If you are lucky enough to have a guest bathroom or kids’ bathroom with some under sink storage, you can consider keeping your backstock and travel toiletry kits here. Then, the area under your personal sink has only the things you frequently reach for. Bathroom countertop space is VERY valuable. Only something that you use every single day should be on here, and really, not even then. For us, it’s just hand soap, toothbrushes and toothpaste. Keeping these items in a very accessible drawer is just fine, too.
This actually isn’t as terrible as it may seem. The worst part is your junk drawer. You can save that for last.
I find the “take everything out” rule very hard to follow in the kitchen, so I bend it a bit. I generally only take out categories that have lots of “things” like small appliances, utensils, spices, and Tupperware. Your glassware and plates should be easy enough to view where they are.
This is an opportunity to assess how many of an item you really need. Even coffee mugs. I have a hard time seeing a situation where you need more than six or eight. If there’s a circumstance where you might need ten or twelve, that circumstance will likely happen only once a year or once every several years, so it’s probably not worth the space it’s taking up. Cutlery can be a set of eight or twelve, and that’s it. Beyond that, plastic cutlery for entertaining is just fine. This “how much do I really need” question is never more important than when taking a look at your Tupperware. And for the love of God, if it doesn’t have a lid or it’s stained orange, say goodbye (though a caveat here is saving a few that are missing a lid in case they help you organize small items later).
Let’s take some time to thank the workhorses that you use frequently. A big nonstick pan, a 9x13 baking dish, a coffee maker, a crock pot. Thanks, buddies. Now, let’s take a hard look at the stuff you have that only serves one purpose. The ravioli maker, ice cream maker, fondue pot, sushi roller. If this has a special place in your family and you really use it, keep it. Otherwise, it’s taking up space that your workhorse items deserve.
Entertainment items like big platters and ice buckets, assuming you truly use them often enough (at least two times a year AND it gives you the warm and fuzzies to use them), can be stored in your kitchen if space allows, but in your basement in a fairly accessible box is a good alternative. Same for flower vases and candles.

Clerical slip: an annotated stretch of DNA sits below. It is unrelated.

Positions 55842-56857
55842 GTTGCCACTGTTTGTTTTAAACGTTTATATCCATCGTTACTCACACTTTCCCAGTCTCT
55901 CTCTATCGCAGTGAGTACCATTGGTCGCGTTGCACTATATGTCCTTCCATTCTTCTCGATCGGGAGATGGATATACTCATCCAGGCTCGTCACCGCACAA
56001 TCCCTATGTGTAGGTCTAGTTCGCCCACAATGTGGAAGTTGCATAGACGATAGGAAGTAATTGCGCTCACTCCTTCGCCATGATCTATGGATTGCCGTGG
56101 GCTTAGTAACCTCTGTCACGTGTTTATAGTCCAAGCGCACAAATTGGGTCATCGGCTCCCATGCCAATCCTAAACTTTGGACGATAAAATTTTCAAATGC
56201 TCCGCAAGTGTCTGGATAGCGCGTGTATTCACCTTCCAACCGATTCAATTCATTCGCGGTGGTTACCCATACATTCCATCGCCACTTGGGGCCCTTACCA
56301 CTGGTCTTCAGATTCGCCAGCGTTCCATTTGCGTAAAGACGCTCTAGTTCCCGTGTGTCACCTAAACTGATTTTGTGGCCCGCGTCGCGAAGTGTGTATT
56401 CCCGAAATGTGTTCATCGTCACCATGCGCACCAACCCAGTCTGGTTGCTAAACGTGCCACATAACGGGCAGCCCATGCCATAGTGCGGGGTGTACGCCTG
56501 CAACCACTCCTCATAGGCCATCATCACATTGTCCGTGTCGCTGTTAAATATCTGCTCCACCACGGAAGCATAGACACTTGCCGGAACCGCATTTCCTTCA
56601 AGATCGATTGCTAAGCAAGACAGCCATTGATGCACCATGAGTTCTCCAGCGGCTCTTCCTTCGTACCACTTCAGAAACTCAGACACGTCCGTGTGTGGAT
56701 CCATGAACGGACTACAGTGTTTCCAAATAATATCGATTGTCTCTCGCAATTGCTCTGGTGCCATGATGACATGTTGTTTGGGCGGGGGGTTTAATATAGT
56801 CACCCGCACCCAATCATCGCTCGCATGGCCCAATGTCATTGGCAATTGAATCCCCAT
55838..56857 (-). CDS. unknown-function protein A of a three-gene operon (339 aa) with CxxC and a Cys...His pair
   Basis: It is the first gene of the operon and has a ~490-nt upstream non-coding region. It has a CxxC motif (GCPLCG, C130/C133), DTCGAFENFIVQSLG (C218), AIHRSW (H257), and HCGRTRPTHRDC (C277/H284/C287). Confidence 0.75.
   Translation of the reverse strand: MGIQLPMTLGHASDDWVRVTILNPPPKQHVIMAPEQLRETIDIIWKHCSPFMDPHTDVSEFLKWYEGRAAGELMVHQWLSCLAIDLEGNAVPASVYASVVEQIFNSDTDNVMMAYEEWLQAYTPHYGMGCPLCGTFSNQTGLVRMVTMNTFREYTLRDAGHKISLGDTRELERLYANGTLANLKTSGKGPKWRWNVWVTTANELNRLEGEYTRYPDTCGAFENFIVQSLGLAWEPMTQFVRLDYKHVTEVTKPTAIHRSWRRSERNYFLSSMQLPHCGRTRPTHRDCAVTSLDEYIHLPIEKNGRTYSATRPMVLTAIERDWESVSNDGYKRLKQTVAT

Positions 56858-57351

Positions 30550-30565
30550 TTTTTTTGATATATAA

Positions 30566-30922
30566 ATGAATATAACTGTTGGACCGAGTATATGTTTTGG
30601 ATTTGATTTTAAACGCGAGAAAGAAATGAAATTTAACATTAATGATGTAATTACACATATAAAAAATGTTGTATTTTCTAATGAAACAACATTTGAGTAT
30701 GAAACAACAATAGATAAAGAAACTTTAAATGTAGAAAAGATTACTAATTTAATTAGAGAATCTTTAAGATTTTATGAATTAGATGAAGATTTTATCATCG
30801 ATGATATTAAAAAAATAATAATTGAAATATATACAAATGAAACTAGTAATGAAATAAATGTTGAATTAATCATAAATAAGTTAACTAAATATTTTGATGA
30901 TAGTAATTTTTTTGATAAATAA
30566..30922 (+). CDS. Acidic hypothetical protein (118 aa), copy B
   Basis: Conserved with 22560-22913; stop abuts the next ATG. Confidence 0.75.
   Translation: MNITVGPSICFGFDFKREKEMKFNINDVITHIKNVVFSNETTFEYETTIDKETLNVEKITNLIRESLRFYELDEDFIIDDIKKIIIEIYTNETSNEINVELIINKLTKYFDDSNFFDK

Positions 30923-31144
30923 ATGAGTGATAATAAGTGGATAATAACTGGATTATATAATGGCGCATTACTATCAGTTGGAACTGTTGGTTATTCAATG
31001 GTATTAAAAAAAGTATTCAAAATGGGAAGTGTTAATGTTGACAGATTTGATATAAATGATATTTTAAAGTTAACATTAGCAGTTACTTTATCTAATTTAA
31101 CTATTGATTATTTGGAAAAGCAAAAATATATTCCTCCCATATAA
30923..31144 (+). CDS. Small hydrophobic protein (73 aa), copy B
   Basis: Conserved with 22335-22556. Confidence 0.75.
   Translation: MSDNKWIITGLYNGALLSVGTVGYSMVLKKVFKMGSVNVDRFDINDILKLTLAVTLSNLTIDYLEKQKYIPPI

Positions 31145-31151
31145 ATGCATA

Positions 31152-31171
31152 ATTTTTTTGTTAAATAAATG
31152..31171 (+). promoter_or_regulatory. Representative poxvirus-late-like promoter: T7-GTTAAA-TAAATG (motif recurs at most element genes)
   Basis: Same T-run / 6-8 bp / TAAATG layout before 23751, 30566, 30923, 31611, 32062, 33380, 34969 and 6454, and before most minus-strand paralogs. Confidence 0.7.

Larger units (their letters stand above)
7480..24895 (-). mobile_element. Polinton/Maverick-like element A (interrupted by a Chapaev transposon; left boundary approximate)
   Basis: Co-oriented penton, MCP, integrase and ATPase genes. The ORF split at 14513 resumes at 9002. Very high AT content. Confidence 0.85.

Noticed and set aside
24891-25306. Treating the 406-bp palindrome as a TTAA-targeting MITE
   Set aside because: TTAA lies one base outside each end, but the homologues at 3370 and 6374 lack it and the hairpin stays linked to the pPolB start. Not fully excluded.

Sentimental kitchen items are very significant for some families. If it is incredibly important to you to keep full sets of china, try to work towards acquiring a china cabinet or buffet that can be on display in a dining area and out of your day-to-day use area. In my case, I had about 10 items that were sentimental but never used, including four little teensy wine glasses I used to sip water from as a kid to be fancy, one cereal bowl of my grandmother’s, and a couple wine glasses from our favorite wineries. I opted to move these into my sentimental storage in my basement.
Back to the junk drawer. I have no specific advice here except to dive in when you’re already on a roll and you’re ready to throw things away. The ultimate goal is actually to eliminate the junk drawer, but if you can’t do that, turn it into a drawer that contains items that you are likely to use often. For me, it includes a tape measure, various types of tape, pens, a notepad, and screwdrivers (scissors would be here too, but they are in my knife drawer). Importantly, think about what you look in the junk drawer for. If you can’t think of a situation where you would actually need an old bread bag tie, toss the 10 that you’ve been randomly storing. You don’t need to save everything just because “some day it may come in handy”.
As in the bathroom, the countertop is prime real estate. Only your daily use items that would be cumbersome to put away every day should live here. I advocate for no knife blocks and no utensil holders on the counter. The countertop looks much tidier without them. Consider a flat knife storage block that goes in a drawer. If you are lucky enough to have a big pantry that can accommodate your microwave, move it in there. My countertop includes olive oil, butter (yes, we’re a room temperature butter family, and I will fight you on this), the coffee maker, microwave, and toaster oven.